Tzeentch is the Changer of Ways, the Chaos God of Sorcery and Intrigue who perhaps most directly embodies the heart of what Chaos itself represents as a universal force. Fewer individuals and Chaos Cults fall to the temptations offered by Tzeentch than to the other Ruinous Powers, as the benefits the Lord of Sorcery offers are less tangible and immediate than the sensory pleasures of Slaanesh, the diseased immortality of Nurgle or the bloodthirsty strength of Khorne. Instead, the worship of Tzeentch appeals most to those who value knowledge, especially secret, forbidden knowledge and the power that it brings. Of course, the individuals most likely to be tempted into the service of Tzeentch are psykers, who already possess the secret and feared ability to tap the limitless power of the Warp to reshape reality. Tzeentch offers psykers the knowledge required to achieve unlimited heights of psychic ability through the practice of the powerful arcane psychic techniques known to the Imperium of Man as "sorcery." For many, the forbidden knowledge Tzeentch offers is just too tempting to pass up and before they know it, they have been ensnared within the Grand Schemer's tangled webs and find themselves as just another unwitting pawn in his Chaotic plots. No less a personage than the Primarch Magnus the Red found it impossible to steer clear of Tzeentch's temptations as his overwhelming desire to protect his Thousand Sons Legion's precious knowledge of the Warp and sorcery ultimately led him into the embrace of the Changer of Ways.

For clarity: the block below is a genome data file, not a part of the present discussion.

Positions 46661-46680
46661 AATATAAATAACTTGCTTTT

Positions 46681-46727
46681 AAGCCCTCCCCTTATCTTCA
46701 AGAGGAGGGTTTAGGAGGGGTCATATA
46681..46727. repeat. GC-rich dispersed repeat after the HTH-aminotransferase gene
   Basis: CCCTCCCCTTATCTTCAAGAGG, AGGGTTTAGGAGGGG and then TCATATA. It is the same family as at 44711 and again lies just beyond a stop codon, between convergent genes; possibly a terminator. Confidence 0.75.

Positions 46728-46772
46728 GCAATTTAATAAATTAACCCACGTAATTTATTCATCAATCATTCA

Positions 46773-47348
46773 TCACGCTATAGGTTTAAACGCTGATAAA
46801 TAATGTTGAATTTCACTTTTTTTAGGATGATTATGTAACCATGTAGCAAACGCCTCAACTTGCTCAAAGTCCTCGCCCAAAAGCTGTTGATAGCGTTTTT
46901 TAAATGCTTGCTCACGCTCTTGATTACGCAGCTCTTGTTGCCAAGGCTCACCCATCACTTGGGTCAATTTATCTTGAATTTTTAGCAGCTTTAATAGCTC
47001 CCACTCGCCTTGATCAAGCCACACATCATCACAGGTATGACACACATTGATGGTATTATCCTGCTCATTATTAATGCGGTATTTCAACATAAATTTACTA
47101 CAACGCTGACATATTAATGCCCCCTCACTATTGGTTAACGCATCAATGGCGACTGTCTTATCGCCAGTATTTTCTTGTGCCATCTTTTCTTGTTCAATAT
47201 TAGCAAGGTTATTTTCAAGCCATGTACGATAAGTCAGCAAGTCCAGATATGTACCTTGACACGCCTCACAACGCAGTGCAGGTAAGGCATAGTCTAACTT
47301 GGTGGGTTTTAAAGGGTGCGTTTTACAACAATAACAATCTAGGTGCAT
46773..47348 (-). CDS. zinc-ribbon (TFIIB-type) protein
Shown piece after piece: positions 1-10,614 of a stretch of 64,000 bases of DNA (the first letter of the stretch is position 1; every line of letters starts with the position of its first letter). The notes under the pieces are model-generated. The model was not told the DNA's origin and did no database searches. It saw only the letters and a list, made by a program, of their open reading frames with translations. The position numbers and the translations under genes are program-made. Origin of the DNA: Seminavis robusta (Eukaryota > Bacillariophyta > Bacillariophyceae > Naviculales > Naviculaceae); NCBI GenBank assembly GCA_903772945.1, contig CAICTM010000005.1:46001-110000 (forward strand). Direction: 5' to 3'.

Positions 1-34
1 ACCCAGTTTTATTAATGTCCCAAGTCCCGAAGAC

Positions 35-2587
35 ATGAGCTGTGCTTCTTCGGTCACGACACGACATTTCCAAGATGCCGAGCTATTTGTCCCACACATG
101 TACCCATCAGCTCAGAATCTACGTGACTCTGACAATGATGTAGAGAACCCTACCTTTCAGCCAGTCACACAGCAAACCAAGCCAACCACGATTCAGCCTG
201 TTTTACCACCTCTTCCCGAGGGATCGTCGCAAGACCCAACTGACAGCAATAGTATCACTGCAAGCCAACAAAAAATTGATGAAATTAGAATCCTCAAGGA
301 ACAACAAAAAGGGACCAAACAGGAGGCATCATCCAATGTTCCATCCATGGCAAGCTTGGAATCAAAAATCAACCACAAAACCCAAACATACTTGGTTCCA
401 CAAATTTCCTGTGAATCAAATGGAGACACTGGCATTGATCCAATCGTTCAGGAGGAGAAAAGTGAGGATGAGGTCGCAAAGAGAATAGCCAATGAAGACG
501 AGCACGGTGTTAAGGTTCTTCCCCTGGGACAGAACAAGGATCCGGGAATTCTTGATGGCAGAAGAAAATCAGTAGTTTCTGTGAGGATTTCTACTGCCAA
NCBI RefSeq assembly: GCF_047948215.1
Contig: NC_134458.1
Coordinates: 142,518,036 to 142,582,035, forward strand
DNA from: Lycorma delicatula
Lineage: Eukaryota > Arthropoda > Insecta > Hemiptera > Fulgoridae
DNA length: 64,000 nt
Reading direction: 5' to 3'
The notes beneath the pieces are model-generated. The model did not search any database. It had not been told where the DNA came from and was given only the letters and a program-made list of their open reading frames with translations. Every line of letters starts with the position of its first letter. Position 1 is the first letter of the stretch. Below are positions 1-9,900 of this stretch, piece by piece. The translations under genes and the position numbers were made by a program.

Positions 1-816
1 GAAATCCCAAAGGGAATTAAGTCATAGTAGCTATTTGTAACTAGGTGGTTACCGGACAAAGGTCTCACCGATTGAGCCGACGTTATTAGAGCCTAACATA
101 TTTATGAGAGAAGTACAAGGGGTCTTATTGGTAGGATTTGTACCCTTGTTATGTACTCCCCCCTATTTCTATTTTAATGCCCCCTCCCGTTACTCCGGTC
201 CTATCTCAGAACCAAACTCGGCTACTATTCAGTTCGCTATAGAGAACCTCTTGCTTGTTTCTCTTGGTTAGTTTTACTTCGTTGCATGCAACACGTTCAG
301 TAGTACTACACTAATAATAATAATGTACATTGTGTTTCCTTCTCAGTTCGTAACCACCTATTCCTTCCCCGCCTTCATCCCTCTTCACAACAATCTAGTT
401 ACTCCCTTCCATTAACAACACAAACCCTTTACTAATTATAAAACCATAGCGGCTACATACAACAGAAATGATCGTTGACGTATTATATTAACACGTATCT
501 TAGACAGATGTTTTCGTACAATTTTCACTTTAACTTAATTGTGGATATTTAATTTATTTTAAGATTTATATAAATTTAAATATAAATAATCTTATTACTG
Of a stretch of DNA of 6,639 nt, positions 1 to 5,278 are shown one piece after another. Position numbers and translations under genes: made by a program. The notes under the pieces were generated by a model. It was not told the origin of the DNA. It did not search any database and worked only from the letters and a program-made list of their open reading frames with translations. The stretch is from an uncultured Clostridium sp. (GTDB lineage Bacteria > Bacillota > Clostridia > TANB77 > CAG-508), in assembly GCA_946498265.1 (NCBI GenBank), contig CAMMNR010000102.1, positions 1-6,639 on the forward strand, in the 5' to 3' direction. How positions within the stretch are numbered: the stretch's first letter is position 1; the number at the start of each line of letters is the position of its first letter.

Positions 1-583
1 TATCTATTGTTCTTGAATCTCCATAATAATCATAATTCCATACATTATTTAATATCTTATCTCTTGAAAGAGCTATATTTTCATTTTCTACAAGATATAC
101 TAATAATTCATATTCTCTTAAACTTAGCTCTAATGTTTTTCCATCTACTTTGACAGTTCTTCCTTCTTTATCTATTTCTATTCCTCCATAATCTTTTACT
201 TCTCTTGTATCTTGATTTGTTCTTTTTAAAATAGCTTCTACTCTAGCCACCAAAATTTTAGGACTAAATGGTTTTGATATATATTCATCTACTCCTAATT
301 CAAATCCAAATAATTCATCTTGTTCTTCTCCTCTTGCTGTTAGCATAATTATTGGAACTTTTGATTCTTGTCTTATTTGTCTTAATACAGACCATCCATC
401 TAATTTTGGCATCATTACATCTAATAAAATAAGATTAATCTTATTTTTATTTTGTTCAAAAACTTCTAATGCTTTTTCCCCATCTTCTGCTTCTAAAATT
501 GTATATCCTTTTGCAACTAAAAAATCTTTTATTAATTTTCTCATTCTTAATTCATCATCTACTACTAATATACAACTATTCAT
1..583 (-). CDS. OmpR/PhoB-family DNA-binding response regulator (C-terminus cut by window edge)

Even non-psykers can find themselves pawns in Tzeentch's endless games of intrigue when they discover that if they make use of the heretical knowledge offered by the Chaos God, just this once, they can perhaps better their station in life or that of their loved ones. Imperial nobles and politicians are often drawn into Tzeentch's web through the edge over their rivals he offers in the form of knowledge and the power it can provide. Yet the lower classes also provide fertile ground for the Lord of Sorcery. In a society that is as difficult and repressive as that of the Imperium, it can be all too easy to give in to the blandishments of a charismatic heretical preacher who promises salvation and prosperity if one will just agree to follow a particular path towards "enlightenment." It is in just this way that countless Tzeentchian Cults are begun across the galaxy. Many normally pious and good-hearted subjects of the Emperor, tired of the mindless, back-breaking labour and elite disdain that dominates life on so many Imperial worlds, are easily swayed to join various "mystery cults." These cults slowly draw these folk ever tighter into a web of Tzeentchian corruption until, too late, they discover they have become the corrupt servants of Chaos. While Tzeentchian corruption is the least common form of Chaotic perversion found across the Imperium, it is also the most feared by the Inquisition, for its adherents are the most powerful of Chaotic servants and the best at concealing both themselves and their complex schemes from the light of the Emperor.